• Mile 22: I’m counting blocks at this point.  If I go five blocks without counting, I give myself a little mental reward.  You are awesome.  You are a warrior.  You are an ultramarathoner.  You WILL finish this.  You have not come 22 miles to stop and walk or slow down.
  • Mile 23: Central Park.  I can handle this.  I know these paths like the back of my hand.  Fifth Avenue is really rowdy, which is nice, except for the parts where the crowd narrowed down the runway, resulting in a tunnel only about ten feet wide to run in.  Seriously, NYPD.  It”s called crowd control.
  • Mile 24: Pace is really slowing down.  Ugh.  10:30, roughly.  But I know that I made enough of a deficit at the beginning that I can still be under 4:30.  But then I misread a clock and thought I had only 27 minutes to do the next 3.2 miles, and I was devastated because I knew that wasn’t going to happen.
  • Mile 25: I realize my timing mistake and figure out that if I really push, I can break 4:20 too!  The hill at 72nd on the East side of CP (both down and up) is evil.  Pure evil.  I hate how that panther statue is totally glaring at me.
  • Mile 26: I start counting slowly at this point to keep myself focused and distracted at the same time — it is a technique that really works.  Okay, so maybe I’m a numbers geek, but still.  I got up to 300 very slowly and then started “sprinting” (i.e, running a 9 minute mile pace).
  • Finish (Mile 26.2): You are so f-ing close!  Do not slow down at the end — you’ll regret it!  Go go go!  I break out into a giant smile and fly over the finish line.
As you might be able to see at the top of this post, my overall time was 4:19:42, which is a 9:55 minute per mile pace.  Seriously???  I just ran less than 10 minutes per mile for 26 miles.  Go me!  I was 216/570 in my age and gender division, which means I was in the top 40%!  Overall, I was 21,758/44,829 — in the top half!  Among women, I was 5474 out of an unknown number.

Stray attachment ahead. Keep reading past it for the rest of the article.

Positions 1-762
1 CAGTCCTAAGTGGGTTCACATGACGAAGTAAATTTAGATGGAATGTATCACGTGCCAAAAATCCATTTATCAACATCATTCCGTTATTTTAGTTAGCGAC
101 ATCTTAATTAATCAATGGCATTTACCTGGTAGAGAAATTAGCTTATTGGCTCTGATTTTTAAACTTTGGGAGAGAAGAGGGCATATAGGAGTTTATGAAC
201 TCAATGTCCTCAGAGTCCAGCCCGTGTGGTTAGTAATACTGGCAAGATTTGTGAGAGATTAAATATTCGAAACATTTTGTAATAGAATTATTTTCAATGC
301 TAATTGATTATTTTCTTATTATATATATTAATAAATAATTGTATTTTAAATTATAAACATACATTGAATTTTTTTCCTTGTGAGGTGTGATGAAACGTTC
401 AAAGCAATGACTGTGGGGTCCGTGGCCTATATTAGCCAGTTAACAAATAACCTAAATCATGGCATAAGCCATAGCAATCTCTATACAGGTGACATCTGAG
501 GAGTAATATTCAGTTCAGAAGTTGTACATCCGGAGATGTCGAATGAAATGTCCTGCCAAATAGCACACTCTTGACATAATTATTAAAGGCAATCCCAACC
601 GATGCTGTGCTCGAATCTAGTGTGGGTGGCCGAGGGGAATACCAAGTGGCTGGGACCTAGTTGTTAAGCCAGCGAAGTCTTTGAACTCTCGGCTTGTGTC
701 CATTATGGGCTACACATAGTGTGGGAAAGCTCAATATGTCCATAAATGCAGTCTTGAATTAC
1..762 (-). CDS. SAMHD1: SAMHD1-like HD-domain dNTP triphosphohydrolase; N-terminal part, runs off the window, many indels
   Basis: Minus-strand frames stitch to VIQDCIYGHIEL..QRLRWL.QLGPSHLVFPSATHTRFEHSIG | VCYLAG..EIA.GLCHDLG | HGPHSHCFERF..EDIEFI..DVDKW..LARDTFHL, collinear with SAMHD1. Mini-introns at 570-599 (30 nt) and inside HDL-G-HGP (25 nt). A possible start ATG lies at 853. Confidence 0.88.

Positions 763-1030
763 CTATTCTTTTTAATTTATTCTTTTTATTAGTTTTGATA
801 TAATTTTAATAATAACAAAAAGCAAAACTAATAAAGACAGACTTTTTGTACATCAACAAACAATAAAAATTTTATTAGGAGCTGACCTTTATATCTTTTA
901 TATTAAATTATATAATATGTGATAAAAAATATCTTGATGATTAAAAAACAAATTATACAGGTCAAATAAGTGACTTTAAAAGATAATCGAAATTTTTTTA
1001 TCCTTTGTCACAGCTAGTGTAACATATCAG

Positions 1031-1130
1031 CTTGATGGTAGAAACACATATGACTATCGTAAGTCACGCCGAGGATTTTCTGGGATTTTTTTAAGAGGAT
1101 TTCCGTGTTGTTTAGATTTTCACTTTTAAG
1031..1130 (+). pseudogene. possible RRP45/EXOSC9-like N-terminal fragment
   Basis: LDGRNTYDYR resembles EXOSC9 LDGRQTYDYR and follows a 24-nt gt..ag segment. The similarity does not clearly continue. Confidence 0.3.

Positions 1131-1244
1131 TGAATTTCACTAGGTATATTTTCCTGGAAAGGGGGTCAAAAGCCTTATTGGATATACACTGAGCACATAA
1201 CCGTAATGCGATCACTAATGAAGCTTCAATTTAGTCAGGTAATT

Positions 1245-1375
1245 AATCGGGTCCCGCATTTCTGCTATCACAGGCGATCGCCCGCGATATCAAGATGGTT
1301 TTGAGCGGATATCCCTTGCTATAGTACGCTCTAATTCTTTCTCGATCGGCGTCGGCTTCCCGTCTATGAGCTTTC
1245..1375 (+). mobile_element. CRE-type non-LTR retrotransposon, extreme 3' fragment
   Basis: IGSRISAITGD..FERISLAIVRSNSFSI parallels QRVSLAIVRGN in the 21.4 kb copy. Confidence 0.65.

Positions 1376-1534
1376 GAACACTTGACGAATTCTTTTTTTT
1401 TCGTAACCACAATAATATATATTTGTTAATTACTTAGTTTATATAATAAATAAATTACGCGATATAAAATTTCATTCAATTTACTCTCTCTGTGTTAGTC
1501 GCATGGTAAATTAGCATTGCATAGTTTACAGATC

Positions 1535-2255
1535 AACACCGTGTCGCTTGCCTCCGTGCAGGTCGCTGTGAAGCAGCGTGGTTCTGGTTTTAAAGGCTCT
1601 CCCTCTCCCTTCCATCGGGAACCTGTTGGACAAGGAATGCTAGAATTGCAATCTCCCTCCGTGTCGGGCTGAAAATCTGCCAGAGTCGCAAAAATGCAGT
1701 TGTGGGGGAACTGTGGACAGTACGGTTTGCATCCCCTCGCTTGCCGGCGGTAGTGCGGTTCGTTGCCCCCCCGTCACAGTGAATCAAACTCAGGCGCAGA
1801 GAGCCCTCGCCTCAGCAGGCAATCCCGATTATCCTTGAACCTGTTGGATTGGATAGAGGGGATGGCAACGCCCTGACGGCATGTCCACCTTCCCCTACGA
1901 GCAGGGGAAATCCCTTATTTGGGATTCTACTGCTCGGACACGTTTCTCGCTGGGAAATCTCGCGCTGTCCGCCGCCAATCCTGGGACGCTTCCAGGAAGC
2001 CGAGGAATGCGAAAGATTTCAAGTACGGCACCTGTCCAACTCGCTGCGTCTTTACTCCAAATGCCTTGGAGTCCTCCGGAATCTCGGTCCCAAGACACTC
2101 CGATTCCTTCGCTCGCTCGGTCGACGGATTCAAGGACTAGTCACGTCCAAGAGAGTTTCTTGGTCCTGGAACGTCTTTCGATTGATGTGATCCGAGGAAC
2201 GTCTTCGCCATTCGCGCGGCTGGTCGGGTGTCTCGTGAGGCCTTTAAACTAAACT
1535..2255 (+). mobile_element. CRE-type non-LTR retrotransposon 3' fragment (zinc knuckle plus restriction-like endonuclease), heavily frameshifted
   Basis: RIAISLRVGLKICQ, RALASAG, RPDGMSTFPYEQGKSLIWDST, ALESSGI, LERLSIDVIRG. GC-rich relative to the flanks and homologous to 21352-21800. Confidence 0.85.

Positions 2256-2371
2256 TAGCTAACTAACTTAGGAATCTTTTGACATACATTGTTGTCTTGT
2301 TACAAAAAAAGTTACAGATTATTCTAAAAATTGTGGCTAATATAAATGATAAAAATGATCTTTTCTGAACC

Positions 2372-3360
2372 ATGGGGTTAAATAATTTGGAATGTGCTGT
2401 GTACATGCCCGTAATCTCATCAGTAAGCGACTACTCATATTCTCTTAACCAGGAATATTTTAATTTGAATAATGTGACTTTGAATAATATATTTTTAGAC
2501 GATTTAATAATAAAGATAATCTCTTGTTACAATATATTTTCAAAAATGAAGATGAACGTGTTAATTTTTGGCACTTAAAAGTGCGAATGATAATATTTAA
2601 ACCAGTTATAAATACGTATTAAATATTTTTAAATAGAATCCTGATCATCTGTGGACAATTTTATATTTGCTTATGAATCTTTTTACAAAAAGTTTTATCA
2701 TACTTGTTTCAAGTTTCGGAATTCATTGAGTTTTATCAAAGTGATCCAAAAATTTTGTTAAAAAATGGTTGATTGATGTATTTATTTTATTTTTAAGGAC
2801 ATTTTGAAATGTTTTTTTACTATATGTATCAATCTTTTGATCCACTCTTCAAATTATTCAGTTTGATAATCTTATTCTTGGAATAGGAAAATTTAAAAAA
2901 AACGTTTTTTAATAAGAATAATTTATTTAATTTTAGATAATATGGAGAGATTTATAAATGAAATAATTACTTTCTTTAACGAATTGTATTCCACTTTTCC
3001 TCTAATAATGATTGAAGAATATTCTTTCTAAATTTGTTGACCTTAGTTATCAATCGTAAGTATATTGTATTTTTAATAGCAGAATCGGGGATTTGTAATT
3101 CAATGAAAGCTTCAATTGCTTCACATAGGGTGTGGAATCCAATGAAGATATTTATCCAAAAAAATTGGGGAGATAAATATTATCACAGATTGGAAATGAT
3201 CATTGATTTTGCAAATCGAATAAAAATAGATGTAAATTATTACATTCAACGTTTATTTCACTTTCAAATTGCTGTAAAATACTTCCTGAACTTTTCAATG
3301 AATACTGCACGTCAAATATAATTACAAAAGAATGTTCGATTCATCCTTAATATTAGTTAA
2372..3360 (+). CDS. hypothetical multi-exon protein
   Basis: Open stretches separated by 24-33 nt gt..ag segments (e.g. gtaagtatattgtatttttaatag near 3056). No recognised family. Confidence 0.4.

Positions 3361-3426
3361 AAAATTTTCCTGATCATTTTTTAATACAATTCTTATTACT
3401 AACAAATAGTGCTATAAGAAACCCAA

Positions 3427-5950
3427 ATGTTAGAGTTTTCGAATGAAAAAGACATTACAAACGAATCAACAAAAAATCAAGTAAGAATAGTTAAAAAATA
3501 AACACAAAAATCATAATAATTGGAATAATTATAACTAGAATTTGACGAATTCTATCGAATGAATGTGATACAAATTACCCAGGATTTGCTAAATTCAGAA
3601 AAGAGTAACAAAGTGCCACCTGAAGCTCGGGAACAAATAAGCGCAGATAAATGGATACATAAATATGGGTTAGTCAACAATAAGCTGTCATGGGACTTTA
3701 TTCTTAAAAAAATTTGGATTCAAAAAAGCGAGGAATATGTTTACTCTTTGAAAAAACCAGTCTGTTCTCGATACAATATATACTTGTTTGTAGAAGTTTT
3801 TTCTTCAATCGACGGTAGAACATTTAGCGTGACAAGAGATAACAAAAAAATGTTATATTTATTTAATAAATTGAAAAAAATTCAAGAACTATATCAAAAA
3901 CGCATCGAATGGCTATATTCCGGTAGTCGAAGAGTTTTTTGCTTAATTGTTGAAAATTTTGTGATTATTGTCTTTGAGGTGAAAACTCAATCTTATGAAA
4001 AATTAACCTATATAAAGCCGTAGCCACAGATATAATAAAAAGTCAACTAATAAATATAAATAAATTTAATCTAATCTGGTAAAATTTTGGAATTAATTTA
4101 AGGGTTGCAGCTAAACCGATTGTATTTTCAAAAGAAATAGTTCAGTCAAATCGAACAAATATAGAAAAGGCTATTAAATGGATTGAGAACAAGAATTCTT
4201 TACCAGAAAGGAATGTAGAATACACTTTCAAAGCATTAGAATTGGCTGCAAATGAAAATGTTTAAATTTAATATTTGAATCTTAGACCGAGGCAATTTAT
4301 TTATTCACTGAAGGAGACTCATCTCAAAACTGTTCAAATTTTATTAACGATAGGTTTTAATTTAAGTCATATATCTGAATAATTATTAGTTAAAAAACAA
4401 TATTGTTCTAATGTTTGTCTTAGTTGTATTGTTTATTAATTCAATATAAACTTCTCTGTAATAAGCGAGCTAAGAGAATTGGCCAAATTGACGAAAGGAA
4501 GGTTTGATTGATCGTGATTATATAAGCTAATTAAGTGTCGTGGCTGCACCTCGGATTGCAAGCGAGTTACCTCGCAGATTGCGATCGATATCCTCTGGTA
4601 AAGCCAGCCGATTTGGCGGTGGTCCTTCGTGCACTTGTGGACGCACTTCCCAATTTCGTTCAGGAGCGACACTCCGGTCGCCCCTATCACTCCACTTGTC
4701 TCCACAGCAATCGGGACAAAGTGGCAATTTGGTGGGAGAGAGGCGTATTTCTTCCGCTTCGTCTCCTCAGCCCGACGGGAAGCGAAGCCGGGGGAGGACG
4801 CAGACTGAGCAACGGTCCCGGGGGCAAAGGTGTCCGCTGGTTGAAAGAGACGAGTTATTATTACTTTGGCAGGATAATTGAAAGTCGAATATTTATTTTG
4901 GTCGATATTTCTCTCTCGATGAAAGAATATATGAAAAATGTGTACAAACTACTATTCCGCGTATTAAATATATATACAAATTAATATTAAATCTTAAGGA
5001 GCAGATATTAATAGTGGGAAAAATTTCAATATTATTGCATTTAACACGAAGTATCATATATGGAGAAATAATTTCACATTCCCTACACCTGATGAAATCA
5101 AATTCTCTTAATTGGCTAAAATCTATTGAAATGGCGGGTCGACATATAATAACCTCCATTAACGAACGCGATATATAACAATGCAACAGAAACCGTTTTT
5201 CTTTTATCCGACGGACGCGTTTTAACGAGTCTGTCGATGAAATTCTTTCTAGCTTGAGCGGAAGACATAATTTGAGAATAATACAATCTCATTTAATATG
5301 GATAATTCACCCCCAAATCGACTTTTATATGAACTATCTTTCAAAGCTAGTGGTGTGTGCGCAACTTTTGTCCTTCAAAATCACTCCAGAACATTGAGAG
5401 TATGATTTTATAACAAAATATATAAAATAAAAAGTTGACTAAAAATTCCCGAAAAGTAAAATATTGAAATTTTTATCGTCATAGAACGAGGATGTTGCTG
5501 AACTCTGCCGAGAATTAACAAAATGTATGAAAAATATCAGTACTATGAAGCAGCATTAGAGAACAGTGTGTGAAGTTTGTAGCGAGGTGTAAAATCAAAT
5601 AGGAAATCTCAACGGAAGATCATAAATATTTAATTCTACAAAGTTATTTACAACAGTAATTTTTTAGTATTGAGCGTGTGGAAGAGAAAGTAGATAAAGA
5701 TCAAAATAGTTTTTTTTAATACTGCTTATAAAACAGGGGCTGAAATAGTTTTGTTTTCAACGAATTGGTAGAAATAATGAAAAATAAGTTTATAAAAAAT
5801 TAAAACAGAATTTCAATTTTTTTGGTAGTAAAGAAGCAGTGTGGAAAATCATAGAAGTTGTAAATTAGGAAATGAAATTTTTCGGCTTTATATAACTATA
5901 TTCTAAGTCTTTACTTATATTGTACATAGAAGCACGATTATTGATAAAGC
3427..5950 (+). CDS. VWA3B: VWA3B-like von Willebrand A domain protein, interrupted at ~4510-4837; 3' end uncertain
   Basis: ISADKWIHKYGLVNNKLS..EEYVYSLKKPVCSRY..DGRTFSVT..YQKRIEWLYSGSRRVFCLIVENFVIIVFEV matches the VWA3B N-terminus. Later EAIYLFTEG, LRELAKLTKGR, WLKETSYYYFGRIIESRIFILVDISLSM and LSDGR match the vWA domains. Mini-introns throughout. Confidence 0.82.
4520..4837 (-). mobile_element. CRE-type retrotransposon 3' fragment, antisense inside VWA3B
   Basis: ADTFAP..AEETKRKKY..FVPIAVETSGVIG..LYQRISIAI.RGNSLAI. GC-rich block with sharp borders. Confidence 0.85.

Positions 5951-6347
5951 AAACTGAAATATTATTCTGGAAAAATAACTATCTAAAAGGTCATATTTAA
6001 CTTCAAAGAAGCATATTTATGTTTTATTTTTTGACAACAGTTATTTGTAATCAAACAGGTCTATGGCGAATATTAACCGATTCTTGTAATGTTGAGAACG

Happy Caronae. 🙂
I think that’s enough for now. 🙂  More shall come tomorrow, I promise!
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Birthday/Marathon Weekend

Today’s Happy Note: Cake with friends.  That’s what birthdays are all about.  I had a large slice of Cookies n’ Cream from Make My Cake with six of my closest friends and USB.

I will admit, I am nervous for the marathon.  Scared, excited, panicky.  But I know I can do this.  I have trained so hard for this.  So what if it takes me five hours.  I am ready.

Yoga and abs for fifteen minutes on Thursday, three and a half easy miles yesterday, and two miles today.  My legs felt nice and light today.  Let’s hope they stay that way!

Okay, got that off my chest.  Now let’s have some fun!

Expo!

Best brunch ever.  I treated myself to it this morning (I turned 21 today): scrambled eggs and a wheat waffle with maple syrup, bananas, peanut butter, and bacon.  Seriously, an amazing combo.

A wee little spot of bad news.  I found out the results of my blood tests yesterday — I had a lot of tests done.  One major problem: I’m a bit anemic.  Nowhere near enough iron in my blood, and my cells are shrinking.  Uck.  It will take months to build my iron stores back up.  I am taking iron pills now, so hopefully I’ll feel less weak and tired during the race.  Eek!

Mom.

And me.  At the finish line.  That I will hopefully cross tomorrow.

And there was cake.

With friends.

In a few hours I will be up, heading South to Staten Island.  One of the biggest days of my life.  And I’m terribly nervous — more nervous than  I thought I would be, actually.  Hopefully I’ll be able to manage it.  I’ve come a long way since being in the hospital in July and running 12 minute miles in August!